Now teachers are being bullied.


I was told by a… colleague who has chosen to reapply, “Unlike the 300 Spartans. I will live to fight another day.” My question is, “When do you plan to fight?” When do you stop turning a blind eye to the actions of those who are supposed to be our leaders?


I decided to start fighting 51 days ago. During this week, I was feeling burned out.  I moved my stuff out of Room 225 for the last time on Tuesday at 5:30 a.m. and moved into Room 223 for the last time. I had some teachers not meet my eye. I had others shake my hand. I had a student who brought tears to my eyes because she told me, “I read your letters—all of them—on line. Wow.” I had kids visiting me all day for the first three days, working on their notebooks because they didn’t want to let me down.  I had a teacher who stopped speaking to me two years ago tell me I’ve been an inspiration, but I was being a brusque bear at the time. All of that means something. All of that strengthens my resolve, as did climbing into the car on Tuesday at 4:20 a.m. and hearing Journey’s “Separate Ways (Worlds Apart)” which I turned up to ear-bleeding volume. Certain songs I view as fight songs and crank them, eh?


Then I heard what was being said to young teachers. Ramon, what happened to you was the last straw. I wish I had been there, because I would have said something. And you know me. I helped get you through Edison Junior High. You donate time for the band. You give your heart and soul to the students at the Mont. You are one of the teachers I refer to as my “drops of water,” alluding to that Ukrainian proverb I am so fond of: “Even a drop of water can wear a hole in a stone.” You came back to help and now you are being humiliated.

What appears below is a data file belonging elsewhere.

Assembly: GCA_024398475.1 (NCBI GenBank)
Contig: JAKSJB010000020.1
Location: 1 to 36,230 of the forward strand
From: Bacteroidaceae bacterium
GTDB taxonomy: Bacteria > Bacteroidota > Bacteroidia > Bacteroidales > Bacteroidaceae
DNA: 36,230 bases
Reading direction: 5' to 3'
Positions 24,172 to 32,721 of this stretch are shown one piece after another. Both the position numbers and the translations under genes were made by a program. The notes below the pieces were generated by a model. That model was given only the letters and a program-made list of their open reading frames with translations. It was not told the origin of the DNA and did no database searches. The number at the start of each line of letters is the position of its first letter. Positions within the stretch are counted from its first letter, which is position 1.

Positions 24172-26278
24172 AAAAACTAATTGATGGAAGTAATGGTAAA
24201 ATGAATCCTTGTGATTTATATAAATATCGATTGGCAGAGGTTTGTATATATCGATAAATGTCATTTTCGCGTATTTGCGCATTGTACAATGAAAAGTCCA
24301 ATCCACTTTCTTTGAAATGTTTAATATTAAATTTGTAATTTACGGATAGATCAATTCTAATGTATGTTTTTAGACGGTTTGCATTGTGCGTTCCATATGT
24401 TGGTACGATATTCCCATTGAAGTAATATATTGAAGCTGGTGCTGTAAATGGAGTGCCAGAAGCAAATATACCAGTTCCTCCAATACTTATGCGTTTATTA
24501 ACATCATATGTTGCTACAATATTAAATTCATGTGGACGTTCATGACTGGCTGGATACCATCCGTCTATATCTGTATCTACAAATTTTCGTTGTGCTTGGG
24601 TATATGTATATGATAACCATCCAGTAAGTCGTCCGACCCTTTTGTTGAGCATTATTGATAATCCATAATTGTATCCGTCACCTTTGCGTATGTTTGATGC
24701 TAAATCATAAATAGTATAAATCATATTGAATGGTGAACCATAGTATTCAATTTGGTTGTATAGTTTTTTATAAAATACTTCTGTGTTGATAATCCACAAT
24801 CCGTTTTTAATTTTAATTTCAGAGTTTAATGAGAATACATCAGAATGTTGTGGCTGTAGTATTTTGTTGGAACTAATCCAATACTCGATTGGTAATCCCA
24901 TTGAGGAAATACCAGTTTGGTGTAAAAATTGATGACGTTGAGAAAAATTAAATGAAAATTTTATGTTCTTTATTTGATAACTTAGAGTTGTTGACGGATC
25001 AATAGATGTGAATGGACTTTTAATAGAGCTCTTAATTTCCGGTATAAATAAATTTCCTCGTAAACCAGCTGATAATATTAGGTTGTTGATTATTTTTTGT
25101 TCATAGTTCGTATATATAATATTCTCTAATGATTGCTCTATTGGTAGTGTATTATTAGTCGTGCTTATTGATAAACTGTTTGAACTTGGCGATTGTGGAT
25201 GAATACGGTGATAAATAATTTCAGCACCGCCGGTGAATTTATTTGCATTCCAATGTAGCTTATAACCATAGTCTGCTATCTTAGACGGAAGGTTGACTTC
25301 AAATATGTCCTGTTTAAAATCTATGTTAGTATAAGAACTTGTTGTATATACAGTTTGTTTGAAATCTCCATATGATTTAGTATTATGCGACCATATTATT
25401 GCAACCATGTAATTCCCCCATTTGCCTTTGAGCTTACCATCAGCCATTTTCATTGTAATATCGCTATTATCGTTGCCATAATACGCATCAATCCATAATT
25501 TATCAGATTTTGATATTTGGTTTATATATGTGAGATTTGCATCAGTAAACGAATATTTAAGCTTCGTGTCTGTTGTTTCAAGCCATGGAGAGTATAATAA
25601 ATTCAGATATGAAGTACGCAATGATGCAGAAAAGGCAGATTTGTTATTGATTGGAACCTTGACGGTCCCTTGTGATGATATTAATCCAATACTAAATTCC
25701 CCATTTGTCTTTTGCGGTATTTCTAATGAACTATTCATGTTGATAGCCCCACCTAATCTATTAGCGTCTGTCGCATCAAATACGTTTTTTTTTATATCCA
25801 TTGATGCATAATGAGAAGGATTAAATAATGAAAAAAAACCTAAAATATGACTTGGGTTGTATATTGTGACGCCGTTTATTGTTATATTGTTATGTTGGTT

I cannot let this go on. It might be the height of arrogance to believe I alone can make a difference. But I have to try. To quote the movie “Silverado”: “That ain’t right and I’ve had a bellyful of what ain’t right.”


You know where to find me.



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    Chuck Olynyk is a Social Studies teacher who saw the effects of reconstitution upon John C. Fremont High in Los Angeles. These are reposting of his original blogs from the Save Fremont website.


    August 2010